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Grand Jury Charges Kankakee Business Owner with Operating Illegal Gambling Business, Money Laundering

December 7, 2011

Urbana, Ill. – A federal grand jury has returned an indictment that charges Kankakee business owner Jack L. Jenkins with operating an illegal gambling business and money laundering, as announced by U.S. Attorney Jim Lewis, Central District of Illinois.

From August 2009 to January 2011, the indictment alleges that Jenkins, 69, owner of Sue’s Tobacco Outlet, Inc., doing business as Sue’s Tobacco Mart, managed an illegal gambling business that provided and maintained video gambling machines and devices in violation of Illinois law. According to the indictment, the business generated a gross revenue of more than $2,000 in any single day.

The indictment further charges Jenkins with one count of money laundering related to the purchase of video gambling machines from LaCost Amusements, Inc. According to the indictment, on Feb. 26, 2010, following the federal indictment of LaCost Amusements, Jenkins entered into an installment sale and security agreement with LaCost Amusements. In the agreement, Jenkins’ company allegedly agreed to purchase 22 video gambling machines for a total of $110,000, as well as to pay $500 per week to LaCost Amusements Inc. for maintenance, service, and parts.

According to the indictment, from Mar. 8, 2010, to Jan. 24, 2011, Sue’s Tobacco made 45 payments to LaCost Amusements totaling $136,000. The payments allegedly involved the proceeds of an unlawful activity, that is conducting and owning an illegal gambling business, with the intent to promote the carrying on of the business and knowing that the property involved in the financial transaction represented proceeds of the illegal gambling business.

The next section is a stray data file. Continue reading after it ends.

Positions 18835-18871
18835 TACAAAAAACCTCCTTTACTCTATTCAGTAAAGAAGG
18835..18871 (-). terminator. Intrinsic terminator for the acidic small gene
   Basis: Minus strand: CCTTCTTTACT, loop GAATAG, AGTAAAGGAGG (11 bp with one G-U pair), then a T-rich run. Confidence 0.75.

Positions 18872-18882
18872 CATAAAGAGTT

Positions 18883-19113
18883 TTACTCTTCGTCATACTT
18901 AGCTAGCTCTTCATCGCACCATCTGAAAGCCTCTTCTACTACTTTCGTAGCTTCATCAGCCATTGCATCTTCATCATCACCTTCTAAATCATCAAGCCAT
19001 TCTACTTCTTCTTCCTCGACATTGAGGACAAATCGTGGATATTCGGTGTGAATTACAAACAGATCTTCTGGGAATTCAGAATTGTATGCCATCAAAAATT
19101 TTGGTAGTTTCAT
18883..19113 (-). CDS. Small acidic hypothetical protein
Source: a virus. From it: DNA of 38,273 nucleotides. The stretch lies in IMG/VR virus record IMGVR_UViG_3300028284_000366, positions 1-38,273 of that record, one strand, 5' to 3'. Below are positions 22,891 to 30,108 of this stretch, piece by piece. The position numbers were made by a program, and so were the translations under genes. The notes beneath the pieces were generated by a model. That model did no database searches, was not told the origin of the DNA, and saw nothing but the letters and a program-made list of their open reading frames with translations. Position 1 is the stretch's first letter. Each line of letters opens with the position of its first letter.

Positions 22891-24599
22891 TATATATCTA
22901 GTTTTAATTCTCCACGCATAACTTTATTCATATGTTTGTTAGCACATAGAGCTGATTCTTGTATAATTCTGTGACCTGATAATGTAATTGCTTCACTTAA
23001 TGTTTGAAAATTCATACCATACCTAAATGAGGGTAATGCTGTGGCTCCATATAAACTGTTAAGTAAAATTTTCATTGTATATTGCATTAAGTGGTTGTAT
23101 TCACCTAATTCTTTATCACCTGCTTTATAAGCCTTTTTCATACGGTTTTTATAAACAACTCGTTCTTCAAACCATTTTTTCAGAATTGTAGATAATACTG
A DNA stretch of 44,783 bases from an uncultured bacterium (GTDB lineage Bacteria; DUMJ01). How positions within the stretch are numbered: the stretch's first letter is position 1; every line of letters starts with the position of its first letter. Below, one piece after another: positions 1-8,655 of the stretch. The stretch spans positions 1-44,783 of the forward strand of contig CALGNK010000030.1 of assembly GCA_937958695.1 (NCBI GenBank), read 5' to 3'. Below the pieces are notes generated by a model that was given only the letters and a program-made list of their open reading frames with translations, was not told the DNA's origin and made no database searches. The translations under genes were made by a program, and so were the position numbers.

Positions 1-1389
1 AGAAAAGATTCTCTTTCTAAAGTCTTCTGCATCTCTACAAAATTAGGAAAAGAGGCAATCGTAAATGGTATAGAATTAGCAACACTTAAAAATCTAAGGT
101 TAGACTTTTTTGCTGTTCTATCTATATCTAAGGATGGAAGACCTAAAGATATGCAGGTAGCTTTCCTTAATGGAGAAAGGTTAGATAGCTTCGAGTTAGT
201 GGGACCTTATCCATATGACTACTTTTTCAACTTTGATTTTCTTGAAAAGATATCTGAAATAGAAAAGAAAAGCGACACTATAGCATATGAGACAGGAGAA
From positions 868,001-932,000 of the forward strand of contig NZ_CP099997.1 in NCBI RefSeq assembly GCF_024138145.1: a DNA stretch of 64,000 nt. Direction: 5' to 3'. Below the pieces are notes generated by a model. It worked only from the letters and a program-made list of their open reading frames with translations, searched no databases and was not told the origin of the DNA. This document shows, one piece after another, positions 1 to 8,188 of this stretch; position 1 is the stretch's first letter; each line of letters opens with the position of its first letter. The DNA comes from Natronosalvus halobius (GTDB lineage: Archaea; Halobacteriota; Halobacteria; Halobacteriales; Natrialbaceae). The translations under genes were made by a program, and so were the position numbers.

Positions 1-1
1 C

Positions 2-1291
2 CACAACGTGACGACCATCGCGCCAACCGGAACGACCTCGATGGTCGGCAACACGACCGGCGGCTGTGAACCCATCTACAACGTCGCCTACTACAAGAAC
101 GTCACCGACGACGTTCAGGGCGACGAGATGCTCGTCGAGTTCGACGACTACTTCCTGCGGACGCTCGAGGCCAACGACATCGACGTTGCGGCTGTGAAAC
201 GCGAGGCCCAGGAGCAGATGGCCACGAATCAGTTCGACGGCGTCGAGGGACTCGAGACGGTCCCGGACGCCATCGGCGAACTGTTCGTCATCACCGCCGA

A summons will be issued by the U.S. Clerk of the Court for Jenkins to appear in federal court in Urbana for arraignment on a date to be determined by the Clerk.
If convicted, the offense of illegal gambling carries a statutory penalty of up to five years in prison and a fine of up to $250,000; the offense of money laundering is punishable by up to 20 years in prison and a fine of up to $500,000 or twice the value of the property involved in the transaction.

The charge is the result of an ongoing investigation by the Internal Revenue Service, Criminal Investigation Division. The case is being prosecuted by Assistant U.S. Attorney Eugene L. Miller.

Members of the public are reminded that an indictment is merely an accusation; the defendant is presumed innocent unless proven guilty.

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